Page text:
Google’s new logo and its search for identity
Unless you live under a rock, or have Yahoo! set as your homepage (which is equivalent to living under a rock), you noticed this morning a funny little animation of the Google Doodle that introduced us to the company’s new logo:
The introduction of the logo follows an announcement a few weeks ago that the parent company was rebranding into Alphabet, in order to better manage its ever growing portfolio of businesses, where Search is but one of the units (albeit one that funds the rest).
So, what’s up with all of these changes? Why does the company feel it needs to spruce up its image? The official line from Mountain View is that this is not your dad’s Google anymore. The range of services is huge and the company’s old identity as a search platform is probably creating confusion internally, if not externally.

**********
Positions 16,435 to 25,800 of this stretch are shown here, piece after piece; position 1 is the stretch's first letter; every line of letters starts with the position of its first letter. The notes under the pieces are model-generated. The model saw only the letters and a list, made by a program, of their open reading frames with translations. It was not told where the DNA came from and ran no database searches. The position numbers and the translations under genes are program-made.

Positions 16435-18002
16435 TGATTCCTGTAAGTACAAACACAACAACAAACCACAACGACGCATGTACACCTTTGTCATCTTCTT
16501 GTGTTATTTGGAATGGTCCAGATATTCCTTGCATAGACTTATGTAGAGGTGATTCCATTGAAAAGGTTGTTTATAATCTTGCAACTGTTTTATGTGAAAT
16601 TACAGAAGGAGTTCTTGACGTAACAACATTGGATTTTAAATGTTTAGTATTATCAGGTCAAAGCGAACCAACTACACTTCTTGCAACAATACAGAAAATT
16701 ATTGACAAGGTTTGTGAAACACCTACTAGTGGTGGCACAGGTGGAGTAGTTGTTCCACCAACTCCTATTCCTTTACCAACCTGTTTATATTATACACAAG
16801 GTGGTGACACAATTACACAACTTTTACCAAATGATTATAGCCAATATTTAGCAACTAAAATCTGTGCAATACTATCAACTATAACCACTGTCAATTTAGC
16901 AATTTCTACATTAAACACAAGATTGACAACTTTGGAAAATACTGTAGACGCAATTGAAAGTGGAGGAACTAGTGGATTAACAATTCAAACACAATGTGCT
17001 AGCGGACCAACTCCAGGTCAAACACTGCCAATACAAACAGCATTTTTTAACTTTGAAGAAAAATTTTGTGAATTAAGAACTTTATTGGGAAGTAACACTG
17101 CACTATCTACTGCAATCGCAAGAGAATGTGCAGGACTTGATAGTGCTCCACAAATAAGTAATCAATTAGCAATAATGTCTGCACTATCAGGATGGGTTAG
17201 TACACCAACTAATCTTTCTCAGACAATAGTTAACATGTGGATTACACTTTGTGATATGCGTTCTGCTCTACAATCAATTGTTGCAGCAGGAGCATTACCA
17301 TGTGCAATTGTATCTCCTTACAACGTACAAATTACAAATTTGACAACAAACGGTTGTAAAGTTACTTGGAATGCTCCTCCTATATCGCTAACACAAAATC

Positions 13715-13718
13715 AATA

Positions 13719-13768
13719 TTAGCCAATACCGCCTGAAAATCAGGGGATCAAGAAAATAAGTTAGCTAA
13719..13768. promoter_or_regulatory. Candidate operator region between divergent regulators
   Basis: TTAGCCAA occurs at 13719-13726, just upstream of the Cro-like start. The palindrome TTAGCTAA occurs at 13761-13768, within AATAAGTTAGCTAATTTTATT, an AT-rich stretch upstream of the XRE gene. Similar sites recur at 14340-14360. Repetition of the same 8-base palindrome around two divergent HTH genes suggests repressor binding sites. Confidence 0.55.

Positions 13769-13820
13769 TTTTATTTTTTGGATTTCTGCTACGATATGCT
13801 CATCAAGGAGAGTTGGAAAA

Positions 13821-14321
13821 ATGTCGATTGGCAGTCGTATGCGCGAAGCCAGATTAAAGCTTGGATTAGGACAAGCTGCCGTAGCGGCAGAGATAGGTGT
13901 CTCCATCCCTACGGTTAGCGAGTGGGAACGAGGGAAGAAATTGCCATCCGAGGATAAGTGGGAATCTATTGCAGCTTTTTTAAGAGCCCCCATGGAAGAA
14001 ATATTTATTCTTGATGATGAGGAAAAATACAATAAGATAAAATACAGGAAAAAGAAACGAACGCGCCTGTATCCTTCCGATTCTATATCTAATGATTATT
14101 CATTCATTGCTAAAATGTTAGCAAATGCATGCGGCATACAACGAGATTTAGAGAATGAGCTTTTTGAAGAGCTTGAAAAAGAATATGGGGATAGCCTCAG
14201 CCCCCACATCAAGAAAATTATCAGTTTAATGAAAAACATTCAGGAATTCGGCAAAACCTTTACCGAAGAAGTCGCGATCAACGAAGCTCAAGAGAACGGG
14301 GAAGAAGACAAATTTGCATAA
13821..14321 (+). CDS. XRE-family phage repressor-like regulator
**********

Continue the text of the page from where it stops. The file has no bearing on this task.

I don’t really think that there is anything of substance to discuss here. Companies change logos all the time and many justify these changes with lofty statements about evolution, progress or vision. Just in the last couple of years, we saw Yahoo, eBay and even Facebook change or, at least, tinker with their logos. They are doing it to convey a sense of growth and maturity, though I would argue that maturity in the tech sector represents the opposite of growth (outside of Facebook, the other two companies have struggled to grow organically and have even been forced to shed some of its most profitable units, like PayPal).
Not surprisingly, Google is in a similar situation. It’s a mature tech giant with a slowing growth in its core business. Its many bets in home automation, automotive, digital advertising and video, social networks, etc. have not yet paid off financially. As artificial as it may seem, changing the logo now may give investors a sense of momentum. God knows the likes of Mashable, Techcrunch and the imitators like CNN and Forbes will fall over themselves trying to cover this as actual news.
Just like humans sometimes change their hair styles and wardrobes to project a new, more confident identity, so do brands (which are run by these same humans). The effect is timeless – especially among the chattering classes – who perceive surface changes to signify something more monumental.